Luminescence is a process by which a substance emits light without becoming noticeably heated. The term comes from the Latin word “lumen”, meaning “light.” In contrast, incandescence is light resulting from heating a material so that it emits blackbody radiation.
Early humans knew about light from some fungi and the aurora borealis. The phenomenon was formally observed in the early 1600s, with the discovery of the “Bologna Stone”. This barium sulfide-based substance, discovered by an Italian shoemaker and alchemist named Vincenzo Cascariolo, would glow in the dark after exposure to sunlight.
In the 19th century, British scientist Sir George Gabriel Stokes made significant strides in understanding this phenomenon. He coined the term “fluorescence” to describe the glow of fluorspar and uranium glass under ultraviolet light. The broader term “luminescence” was introduced in 1888 by German physicist Eilhard Wiedemann.
How Luminescence Works
At a molecular level, luminescence occurs due to electron transitions. A material absorbs energy, exciting its electrons into higher energy levels. As these electrons return to their normal state, they emit energy in the form of light. The color of the light depends on the energy difference between the excited and normal state, which is unique to each substance.
Categories and Types of Luminescence
There are different categories of luminescence. They depend on the cause of the excitation, the duration of the emission, and the nature of the excited state. Here are the main categories:
- Photoluminescence: This is light emission caused by the absorption of photons. The absorbed energy excites electrons, which emit lower-energy photons when they return to a more stable state. There are two main types of photoluminescence:
- Fluorescence: Fluorescence occurs when a substance absorbs photons and re-emits them very quickly, within nanoseconds. An everyday example is a fluorescent highlighter pen, which glows under UV light.
- Phosphorescence: Phosphorescence is similar to fluorescence, but the substance re-emits the absorbed photons over a longer period, resulting in a sustained glow even after the removal of the exciting source. Glow-in-the-dark stars are a common example.
- Chemiluminescence: This is light produced as a result of a chemical reaction. An everyday example is the light from a glow stick, where a chemical reaction makes the stick glow.
- Bioluminescence: This is a form of chemiluminescence found in certain living organisms, allowing them to produce and emit light. Fireflies, some fungi, and many deep-sea creatures are bioluminescent. Technically, bioluminescence is a form of chemiluminescence that occurs in living organisms.
- Electroluminescence: This is light produced in response to the passage of an electric current or strong electric field through a material. The screens of OLED TVs, night lights, and some types of digital displays use this principle. The aurora borealis is a natural example of electroluminescence.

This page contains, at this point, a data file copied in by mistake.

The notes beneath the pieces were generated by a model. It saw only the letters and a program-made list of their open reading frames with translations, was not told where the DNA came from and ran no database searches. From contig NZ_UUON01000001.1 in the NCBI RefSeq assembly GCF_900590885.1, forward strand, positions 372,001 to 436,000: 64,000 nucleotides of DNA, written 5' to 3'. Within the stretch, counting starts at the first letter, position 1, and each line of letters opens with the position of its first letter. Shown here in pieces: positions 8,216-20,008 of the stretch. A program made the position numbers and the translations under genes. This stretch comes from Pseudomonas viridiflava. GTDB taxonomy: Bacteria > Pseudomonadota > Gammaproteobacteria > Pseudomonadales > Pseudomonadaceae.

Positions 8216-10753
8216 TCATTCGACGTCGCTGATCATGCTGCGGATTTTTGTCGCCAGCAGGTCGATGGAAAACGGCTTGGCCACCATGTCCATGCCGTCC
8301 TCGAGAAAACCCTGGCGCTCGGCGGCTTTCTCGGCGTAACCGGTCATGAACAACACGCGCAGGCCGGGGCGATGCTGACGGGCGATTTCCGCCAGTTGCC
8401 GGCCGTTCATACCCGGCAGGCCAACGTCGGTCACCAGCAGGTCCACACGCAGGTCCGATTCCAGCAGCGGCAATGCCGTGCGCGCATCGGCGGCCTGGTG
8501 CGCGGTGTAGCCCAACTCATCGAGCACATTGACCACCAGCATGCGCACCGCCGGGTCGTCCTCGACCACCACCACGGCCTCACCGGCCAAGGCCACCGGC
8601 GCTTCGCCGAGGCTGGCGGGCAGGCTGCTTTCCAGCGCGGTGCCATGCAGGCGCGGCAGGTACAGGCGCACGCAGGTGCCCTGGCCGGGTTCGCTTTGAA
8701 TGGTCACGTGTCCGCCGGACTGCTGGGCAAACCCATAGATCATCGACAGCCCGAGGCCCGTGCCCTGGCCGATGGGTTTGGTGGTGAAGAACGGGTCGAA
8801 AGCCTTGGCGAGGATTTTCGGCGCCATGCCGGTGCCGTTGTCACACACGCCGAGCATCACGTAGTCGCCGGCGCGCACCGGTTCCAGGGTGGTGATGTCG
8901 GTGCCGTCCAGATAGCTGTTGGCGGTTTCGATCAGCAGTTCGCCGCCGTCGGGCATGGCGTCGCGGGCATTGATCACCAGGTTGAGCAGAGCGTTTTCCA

- Thermoluminescence: This is light produced upon heating of a material. It’s used in archaeology for dating ancient artifacts. This differs from incandescent light produced by heat.
- Cryoluminescence: In contrast to thermoluminescence, cryoluminescence is the emission of light when a material is cooled. Wulfenite is an example of a mineral that displays this type of luminescence.
- Triboluminescence: Triboluminescence is light produced as a result of friction or crushing of a material. It’s often seen when crushing sugar or certain types of crystals.
- Radioluminescence: This is light from the bombardment with ionizing radiation. An example is the glow of radium dials on old watches and clocks. Tritium lights work in much the same way, where radiation makes a phosphor glow.
Uses and Applications of Luminescence
Luminescence is useful living organisms and in various technologies.
- In nature, marine organisms use bioluminescence for hunting, communication, and self-defense. Fireflies use it to attract mates, and glowworms to trap prey.
- Researchers use luminescence for tracing biological processes and dating the age of certain materials.
- Commercial uses include all kinds of lighting solutions.
- Artists and entertainers often use luminescence.
Advancements in Luminescence
Recent advances in nanotechnology and materials science produce new luminescent materials with unique properties. For instance, quantum dots are tiny particles that emit light of different colors based on their size. They find use in cutting-edge display technology to enhance color accuracy and brightness. As another example, genetically engineered luminescent plants are an option for sustainable, energy-efficient lighting. In medicine, luminescent markers hold promise for highlighting cancerous cells. In the field of safety and security, luminescent materials offer better visibility in low light conditions.
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